! ! Metaphors, Similes And Stuff - Pooh Bear Explains

Christopher Robin and Pooh walked slowly down the path in the woods, treading on the occasional crackly twig.

'CR...' said Pooh, 'What's a Poeh Tree? Is it the same as a Poem, or a hum? '

'Well, Pooh, the very very best Poeh Tree in the world is your own:

'Isn't it funny
how bears like hunny?

It's what I call rum-ti-tum-itry. Everyone likes rum-ti-tum-itry. Even grown-ups. Rum-ti-tum-itry is friendly. Rum-ti-tum-itry is like two friends walking together. Like you and me, Pooh. Which makes you the very best rum-ti-tum-iter in the world...'

'That's tum as in...? ' asked the Very Stout Bear, cautiously.

'As in a Hum' said Christopher Robin. 'But then there's other things in Poetry such as Truth, and Other People Reading It And Nodding. And Similes. And Metaphors. There's a lot in Poetry.'

'What's a Simile, CR? ' asked Pooh. It sounded like what bees said just before they landed on something, like a hunny jar, or Pooh's nose.

'It's when you say something is like something else, to help people imagine it.' said CR.

Pooh had a Think. A Pondery sort of Think.

'Like perhaps - 'happiness is like hunny'? ' asked Pooh tentatively. He suddenly felt very five-to-four-ish at this Thought.

'That's exactly it, Pooh' said Christopher Robin happily. 'Or even sometimes the other way around! '

Pooh felt warm inside - almost like after eating honey - knowing now that a Simile wasn't a threat any more. 'What's a Metaphor, CR? '

'That's rather more difficult, Pooh. It's when you say something is something else, and people know what you mean somehow, and say 'Aha! ' and nod their heads...

Pooh had a longer, Pondery sort of Think.

'Like... teatime means honey? ' he offered hesitantly. Though he knew this was Truth and Other People Nodding, anyway.

'Something like that' said Christopher Robin. 'And then...' he said carefully, in case it was a bit too much for Beloved Bear for one day, but wanting to tell him all the same, 'there's the Extended Metaphor - which I think you might like, Pooh...' (he said hastily In Case) - 'like in a poem by Rupert Brooke, where he says 'Is there hunny still for tea? ' but what he really means is, he's a long way from home and can't get back in time for tea, and feels rather sorry about it...'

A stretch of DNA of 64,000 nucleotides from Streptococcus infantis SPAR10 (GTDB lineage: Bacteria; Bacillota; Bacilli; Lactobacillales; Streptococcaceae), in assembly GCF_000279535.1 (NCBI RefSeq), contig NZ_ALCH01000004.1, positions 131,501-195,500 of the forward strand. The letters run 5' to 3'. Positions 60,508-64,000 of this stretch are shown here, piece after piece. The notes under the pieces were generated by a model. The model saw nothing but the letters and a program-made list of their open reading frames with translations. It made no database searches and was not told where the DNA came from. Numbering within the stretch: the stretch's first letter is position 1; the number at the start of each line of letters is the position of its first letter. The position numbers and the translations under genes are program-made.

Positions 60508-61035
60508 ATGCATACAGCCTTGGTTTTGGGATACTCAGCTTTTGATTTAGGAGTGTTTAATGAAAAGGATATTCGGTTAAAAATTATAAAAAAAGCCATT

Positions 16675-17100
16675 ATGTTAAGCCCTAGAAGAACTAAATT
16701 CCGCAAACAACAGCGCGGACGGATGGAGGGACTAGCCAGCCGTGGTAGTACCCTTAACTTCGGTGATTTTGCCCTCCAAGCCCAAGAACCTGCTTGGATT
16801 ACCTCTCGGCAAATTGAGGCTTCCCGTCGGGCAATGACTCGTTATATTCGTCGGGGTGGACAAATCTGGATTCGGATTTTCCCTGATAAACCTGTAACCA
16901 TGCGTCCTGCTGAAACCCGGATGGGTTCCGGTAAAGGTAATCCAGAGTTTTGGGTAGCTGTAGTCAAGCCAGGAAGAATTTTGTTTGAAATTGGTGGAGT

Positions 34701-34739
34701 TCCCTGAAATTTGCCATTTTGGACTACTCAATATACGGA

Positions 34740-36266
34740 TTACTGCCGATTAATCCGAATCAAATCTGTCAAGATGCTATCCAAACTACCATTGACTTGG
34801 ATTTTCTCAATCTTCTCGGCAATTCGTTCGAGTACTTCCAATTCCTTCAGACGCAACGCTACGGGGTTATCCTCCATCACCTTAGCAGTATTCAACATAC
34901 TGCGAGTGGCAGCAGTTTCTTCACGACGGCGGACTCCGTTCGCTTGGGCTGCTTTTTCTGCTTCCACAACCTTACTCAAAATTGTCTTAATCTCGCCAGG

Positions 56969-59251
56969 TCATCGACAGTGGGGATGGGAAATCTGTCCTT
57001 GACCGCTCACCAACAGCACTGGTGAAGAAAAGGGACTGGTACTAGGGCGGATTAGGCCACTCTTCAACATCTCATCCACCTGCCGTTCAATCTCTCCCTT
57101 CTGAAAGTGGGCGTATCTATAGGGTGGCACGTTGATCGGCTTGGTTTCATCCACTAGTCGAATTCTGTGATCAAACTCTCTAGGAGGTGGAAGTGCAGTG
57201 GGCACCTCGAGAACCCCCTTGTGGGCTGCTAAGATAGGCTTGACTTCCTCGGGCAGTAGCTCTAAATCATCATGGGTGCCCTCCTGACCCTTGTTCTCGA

'I see...' said Pooh, thoughtfully - like people do who Don't Quite, but like to be polite...

Pooh decided there and then that the Poeh Tree was worth finding, now that he knew three things about it or was it four? It called for an Expedishun.

'Can you talk Poeh Tree, CR? Is it like what we are talking now?

'I think that's called a Prose Poem, Pooh' said Christopher Robin.


It was getting near to what Metaphoric Poets like Edward Bear call Time for a Little Something. Christopher Robin and Pooh turned and walked back slowly, the silence broken now and then by a crackly twig just waiting to be trodden on.

Pooh held Christopher's hand tight, as he was doing a lot of Poetic Thinking. He was wondering how anyone could be so far away from home that they couldn't get back home for tea. And worse, not knowing whether there was hunny in the cupboard or not...

But then he had a little five-to-fourish Hum, when he remembered that there was indeed hunny still for tea...

'Rupert Brooke at ten to three
knew he wouldn't get home for tea;
but now it's nearly five to four;
time for tea and Something More.'

Poetic Bears, you see, know all about Metaphor.

by Michael Shepherd

Comments (6)

Dear Michael, I loved this one, as a passionate Pooh fan I know every line. I even played Mrs Kanga in the musical in the 70s. I remember we used to watch from the wings the last scene as CR sang 'Wherever I am there's always Pooh' in the sweetest soprano you ever heard and cry every time.
You are a very talented man. this was great, I would have never thought of it, one of the very best poems that I have read on this site. Excellent 10+
Ahh, Michael...this is precious...very nice...very sweet...I love this... Lare
Entertaining and instructive. Would be a fun way to teach poetry to young children
Thank you so much Michael: -)
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